UnSweetined: A book review

Just recently I had the chance to read Jodie Sweetin’s autobiography, UnSweetined.

For those of you who may not remember, Jodie Sweetin is most famous as her time as Stephanie Tanner on Full House. Her catchphrase of “How Rude” captivated audiences for years.

The book delves deep into her life story, mostly focused on the post-Full House years. She ended up being into drugs pretty heavily, and I mean heavily. To do drugs, she snuck around behind the back of her first husband, who happened to be a police officer. Eventually, the drugs helped lead to their divorce. She went to rehab. She’s had some setbacks.

At one point, she estimates she spent $60,000 over a nine-month period on drugs for her and her “friends.”

She also talks about how she would give lectures about being sober to university students, although she was taking drugs right before many of these talks. She brings us into her life of trying to go through airport security while carrying drugs.

One thing I liked is that she takes the blame for everything that has happened to her in the book. She knows what she is doing is wrong, but she makes her choices, and has to live with the consequences. She accepts that. She doesn’t blame other people. There’s no “my mother forced me into child acting”, or anything like that. She started drinking to have confidence to talk to people, and she took drugs so she would have friends.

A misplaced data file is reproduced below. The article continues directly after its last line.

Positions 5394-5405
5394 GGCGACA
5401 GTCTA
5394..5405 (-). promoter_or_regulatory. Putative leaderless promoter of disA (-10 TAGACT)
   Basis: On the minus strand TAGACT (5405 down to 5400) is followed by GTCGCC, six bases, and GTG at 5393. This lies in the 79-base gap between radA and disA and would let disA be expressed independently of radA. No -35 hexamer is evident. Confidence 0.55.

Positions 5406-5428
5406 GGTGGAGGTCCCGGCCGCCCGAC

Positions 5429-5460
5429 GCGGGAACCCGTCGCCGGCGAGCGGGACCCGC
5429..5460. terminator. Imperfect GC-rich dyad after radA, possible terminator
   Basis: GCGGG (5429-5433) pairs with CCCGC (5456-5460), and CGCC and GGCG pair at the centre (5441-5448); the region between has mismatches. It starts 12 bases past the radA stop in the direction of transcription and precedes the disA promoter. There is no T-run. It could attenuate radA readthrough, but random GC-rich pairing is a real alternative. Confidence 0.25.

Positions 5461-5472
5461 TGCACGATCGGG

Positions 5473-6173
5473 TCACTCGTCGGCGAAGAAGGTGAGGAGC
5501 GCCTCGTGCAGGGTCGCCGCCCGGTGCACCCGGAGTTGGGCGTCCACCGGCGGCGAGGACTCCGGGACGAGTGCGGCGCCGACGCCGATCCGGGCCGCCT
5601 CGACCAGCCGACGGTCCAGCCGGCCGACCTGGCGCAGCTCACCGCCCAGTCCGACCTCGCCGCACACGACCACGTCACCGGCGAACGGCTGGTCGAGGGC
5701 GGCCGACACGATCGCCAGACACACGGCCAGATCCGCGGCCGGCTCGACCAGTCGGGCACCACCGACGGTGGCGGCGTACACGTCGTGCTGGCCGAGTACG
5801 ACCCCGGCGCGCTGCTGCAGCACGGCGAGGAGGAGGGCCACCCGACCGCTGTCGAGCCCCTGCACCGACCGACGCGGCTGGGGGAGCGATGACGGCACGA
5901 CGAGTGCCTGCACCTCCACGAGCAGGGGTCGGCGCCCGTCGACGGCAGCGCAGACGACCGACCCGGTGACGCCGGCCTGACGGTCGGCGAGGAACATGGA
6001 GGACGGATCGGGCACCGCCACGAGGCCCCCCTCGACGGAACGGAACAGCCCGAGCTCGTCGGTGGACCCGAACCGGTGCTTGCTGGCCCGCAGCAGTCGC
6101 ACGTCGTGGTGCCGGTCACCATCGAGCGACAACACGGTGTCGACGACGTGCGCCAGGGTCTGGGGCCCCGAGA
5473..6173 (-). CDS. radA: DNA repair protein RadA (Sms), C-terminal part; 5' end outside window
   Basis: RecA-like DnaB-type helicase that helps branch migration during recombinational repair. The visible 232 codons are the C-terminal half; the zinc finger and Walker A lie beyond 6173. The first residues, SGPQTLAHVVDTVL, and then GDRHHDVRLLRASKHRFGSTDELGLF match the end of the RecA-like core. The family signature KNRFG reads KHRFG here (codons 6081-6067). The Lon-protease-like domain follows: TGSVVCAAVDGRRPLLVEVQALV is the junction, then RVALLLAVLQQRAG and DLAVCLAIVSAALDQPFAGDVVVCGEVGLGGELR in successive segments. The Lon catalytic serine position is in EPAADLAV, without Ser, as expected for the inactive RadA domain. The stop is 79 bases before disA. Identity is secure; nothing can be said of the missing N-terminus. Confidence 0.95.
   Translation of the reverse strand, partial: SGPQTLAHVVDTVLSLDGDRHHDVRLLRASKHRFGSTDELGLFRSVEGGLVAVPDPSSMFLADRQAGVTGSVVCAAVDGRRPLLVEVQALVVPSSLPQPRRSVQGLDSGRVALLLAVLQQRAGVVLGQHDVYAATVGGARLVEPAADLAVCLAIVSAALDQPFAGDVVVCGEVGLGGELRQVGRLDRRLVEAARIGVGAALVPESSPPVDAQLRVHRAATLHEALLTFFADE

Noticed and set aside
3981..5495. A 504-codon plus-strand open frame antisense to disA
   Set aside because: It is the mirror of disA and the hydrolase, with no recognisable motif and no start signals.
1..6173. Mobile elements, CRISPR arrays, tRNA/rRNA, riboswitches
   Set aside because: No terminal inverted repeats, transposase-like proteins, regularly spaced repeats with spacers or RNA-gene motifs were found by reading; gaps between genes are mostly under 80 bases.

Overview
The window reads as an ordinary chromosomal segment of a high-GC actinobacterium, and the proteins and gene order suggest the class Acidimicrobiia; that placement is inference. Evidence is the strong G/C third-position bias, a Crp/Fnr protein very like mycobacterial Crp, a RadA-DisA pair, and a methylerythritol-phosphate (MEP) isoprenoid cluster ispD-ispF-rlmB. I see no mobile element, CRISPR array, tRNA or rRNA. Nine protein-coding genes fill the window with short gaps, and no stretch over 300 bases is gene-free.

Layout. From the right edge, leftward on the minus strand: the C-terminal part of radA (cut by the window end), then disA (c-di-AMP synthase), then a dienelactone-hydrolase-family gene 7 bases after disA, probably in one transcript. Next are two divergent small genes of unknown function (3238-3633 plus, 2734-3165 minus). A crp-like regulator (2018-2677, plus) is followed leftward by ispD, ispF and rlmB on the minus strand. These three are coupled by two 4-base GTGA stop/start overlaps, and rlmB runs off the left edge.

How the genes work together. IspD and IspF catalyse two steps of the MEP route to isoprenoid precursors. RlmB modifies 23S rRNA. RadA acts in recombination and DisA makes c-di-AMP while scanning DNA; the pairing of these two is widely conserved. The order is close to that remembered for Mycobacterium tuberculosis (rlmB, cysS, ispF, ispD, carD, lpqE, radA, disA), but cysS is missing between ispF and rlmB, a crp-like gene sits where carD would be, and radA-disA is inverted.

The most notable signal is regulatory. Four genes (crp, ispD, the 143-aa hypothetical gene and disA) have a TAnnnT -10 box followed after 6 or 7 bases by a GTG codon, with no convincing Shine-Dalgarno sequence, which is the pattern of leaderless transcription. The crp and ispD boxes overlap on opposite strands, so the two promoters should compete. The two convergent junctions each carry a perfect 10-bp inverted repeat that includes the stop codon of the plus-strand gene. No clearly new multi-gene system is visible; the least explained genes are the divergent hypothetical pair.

I thought there were only two things missing from the book.

The first were pictures. Anytime I read an autobiography, I like to see photos. Especially since there’s a couple of times when she talks about how she looked with all the drugs she was doing.

The second thing was the reaction from others. We get lots of viewpoint from her parents, but I always wondered what did the Full House cast think of her antics. The first time she got drunk was at Candace Cameron’s wedding, when she married Valeri Bure, and she ended up vomiting all over the bathroom. But we never hear Cameron’s reaction.

She talks about meeting up with much of them over the years, such as Dave Coulier and John Stamos, but there’s nothing from them about what they thought of her drug and alcohol use.

But overall, the book was one of the best autobiographies I’ve read. It was a tell-all book, but she only told about her life. There was no gossip about everyone else, which was strangely refreshing for an autobiography.

I would give it four out of five stars.

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